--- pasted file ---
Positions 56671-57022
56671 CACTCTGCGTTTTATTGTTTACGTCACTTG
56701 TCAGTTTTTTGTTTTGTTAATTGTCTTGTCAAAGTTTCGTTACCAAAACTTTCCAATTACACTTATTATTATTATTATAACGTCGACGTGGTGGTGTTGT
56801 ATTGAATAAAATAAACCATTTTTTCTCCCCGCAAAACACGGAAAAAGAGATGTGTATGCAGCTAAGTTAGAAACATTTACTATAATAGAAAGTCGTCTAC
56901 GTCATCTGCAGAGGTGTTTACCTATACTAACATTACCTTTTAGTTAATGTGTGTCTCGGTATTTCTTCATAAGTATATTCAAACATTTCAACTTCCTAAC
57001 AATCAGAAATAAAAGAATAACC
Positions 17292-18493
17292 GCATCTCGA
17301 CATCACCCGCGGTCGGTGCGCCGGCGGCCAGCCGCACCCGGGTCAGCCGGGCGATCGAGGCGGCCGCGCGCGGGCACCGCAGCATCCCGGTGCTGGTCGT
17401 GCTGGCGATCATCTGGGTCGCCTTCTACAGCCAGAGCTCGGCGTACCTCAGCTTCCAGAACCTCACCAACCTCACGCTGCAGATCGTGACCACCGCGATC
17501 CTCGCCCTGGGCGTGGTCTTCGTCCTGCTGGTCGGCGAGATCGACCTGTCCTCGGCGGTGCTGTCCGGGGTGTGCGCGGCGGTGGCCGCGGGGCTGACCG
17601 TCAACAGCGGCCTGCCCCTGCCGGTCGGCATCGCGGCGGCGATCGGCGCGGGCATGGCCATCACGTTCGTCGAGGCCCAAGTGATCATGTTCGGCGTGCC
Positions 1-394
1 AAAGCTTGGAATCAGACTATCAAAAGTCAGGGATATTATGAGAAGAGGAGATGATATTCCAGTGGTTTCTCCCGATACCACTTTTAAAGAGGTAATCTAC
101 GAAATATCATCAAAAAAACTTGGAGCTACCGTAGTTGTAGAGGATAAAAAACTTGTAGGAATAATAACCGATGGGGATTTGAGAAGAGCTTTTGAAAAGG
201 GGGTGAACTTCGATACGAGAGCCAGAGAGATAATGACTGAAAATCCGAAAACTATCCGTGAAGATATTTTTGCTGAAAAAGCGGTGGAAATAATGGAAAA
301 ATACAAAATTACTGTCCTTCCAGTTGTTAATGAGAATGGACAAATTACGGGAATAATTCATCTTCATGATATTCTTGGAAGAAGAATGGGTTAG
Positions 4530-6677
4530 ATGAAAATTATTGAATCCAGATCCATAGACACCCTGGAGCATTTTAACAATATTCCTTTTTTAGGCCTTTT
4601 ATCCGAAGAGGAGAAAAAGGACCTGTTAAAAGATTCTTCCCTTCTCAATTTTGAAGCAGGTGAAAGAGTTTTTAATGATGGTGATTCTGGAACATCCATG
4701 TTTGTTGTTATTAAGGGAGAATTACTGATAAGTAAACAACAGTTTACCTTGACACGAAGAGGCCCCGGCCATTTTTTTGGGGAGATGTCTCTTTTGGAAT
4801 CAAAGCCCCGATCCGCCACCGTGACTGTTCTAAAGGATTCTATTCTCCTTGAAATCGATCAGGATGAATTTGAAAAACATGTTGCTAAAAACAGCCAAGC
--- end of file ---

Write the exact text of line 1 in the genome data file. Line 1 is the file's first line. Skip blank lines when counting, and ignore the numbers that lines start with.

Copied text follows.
Positions 56671-57022